Structured counseling will help you build the confidence you need to resist going back to the substance(s) you were abusing, opening the door to a whole new life. There are different approaches a counselor might take with you depending on the substance you abuse, how long you've been on it, and the reasons why you turned to that substance in the first place. Most especially, if some life trauma drove you to drugs or alcohol, like childhood abuse or a family history of dependence, you need the constant oversight counseling can provide in keeping off the substance and addressing those underlying issues. No matter what brought you to the current circumstance of your addiction or what type of counseling you opt for, the goals will be the same.
- Independence, both in terms of breaking your dependency on the substance and of learning to live on your own.
- Self-confidence, which is understandably obliterated by substance abuse.
- Self-care as a stepping stone toward clean, independent living, along with benefiting your unborn baby.
- Dealing with past trauma and treating your emotional scars so you won't be "self-medicating."
- Relaxation techniques so you can effectively cope with the various stressful situation life throws at you, without leaning on substances.
Long-term counseling can help keep your addiction under control, decreasing the likelihood of relapse and giving you and your baby a chance at a healthy, happy and productive beginning. Both for you and the unborn child, making the long-term commitment to counseling means always having someone who listens, understands without judgement, and can guide you away from the self-abusive forces of addiction.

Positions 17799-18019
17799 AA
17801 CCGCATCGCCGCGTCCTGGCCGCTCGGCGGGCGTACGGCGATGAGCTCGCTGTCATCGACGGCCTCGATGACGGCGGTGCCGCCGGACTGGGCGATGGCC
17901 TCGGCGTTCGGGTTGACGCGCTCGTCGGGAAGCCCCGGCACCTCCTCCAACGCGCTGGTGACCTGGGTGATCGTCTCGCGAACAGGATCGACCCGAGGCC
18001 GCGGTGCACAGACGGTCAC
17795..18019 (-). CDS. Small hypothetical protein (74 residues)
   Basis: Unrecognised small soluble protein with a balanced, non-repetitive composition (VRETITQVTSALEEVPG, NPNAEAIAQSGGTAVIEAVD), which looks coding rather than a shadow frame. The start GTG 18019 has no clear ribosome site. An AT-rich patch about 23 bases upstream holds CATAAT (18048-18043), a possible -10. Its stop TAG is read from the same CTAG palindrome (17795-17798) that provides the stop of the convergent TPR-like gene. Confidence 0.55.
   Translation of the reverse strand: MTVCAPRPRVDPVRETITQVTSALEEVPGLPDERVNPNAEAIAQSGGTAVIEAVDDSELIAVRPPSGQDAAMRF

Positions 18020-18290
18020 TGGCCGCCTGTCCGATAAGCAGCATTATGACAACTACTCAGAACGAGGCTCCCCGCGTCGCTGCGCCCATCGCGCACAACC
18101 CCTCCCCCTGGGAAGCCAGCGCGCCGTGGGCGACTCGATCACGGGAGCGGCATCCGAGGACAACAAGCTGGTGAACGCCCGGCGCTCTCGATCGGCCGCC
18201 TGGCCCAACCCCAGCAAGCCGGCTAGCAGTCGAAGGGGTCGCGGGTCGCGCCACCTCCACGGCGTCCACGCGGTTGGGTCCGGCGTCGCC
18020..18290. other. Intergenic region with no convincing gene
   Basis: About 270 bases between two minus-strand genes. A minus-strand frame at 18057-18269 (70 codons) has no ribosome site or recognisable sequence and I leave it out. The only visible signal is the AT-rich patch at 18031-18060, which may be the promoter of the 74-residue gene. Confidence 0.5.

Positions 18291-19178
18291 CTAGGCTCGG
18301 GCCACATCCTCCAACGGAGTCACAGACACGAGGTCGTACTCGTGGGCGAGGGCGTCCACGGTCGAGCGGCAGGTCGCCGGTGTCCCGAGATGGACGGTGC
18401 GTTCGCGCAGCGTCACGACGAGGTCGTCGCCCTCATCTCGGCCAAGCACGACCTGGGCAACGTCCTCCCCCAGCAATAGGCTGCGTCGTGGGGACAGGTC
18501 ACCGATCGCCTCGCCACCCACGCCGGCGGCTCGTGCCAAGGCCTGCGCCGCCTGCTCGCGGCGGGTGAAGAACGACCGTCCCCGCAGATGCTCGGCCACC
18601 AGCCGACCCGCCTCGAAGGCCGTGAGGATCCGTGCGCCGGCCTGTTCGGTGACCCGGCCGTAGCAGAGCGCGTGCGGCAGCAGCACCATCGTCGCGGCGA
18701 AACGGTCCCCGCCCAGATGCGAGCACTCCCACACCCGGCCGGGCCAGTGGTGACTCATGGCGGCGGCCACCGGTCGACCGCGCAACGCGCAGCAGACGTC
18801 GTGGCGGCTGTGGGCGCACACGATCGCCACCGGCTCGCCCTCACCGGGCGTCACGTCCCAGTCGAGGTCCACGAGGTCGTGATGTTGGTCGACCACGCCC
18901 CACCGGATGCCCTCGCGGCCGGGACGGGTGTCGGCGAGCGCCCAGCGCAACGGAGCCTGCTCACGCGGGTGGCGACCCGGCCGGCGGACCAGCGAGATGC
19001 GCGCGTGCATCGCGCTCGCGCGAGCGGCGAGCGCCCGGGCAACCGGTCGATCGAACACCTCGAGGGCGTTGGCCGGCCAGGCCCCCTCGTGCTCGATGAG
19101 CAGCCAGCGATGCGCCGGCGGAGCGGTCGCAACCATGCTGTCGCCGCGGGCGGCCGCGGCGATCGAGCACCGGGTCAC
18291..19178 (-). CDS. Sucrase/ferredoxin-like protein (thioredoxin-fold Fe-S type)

Dealing With The Hormonal Affects Of Your Pregnancy
Even women who don't abuse any substances can find pregnancy an uncomfortable overwhelming experience, especially considering the hormonal havoc the body goes through. Because you'll be dealing with separate withdrawal issues, including having to cope with life in general with no help from drugs or alcohol, the pregnancy is likely to be even more challenging for you.
One of the most important things you can do is be aware of the dramatic changes you're going to go through, making prenatal care and physician's appointments incredibly vital to your success. Ask the doctors about your special circumstances and how you can best deal with them, such as by eating well, sleeping as much as your body needs, and eliminating stress as much as possible. Since you're facing a double-whammy of withdrawal and pregnancy hormones, you need extra TLC all around — both you and your baby deserve it.
Starting A New Life With Your Baby, Substance-Free
Reach out for help from as many sources as you need to begin building a solid foundation from which to grow on and become the awesome mom you want to be. If needed, there should be help with food, supplies, utilities, housing, pre- and post-natal care, along with many other services. Your counselor will be able to help you find and apply for the benefits that will support you through your evolution from addiction to recovery and beyond.
Contact clinics like Evergreen Recovery Centers if you have questions about drug addiction treatment.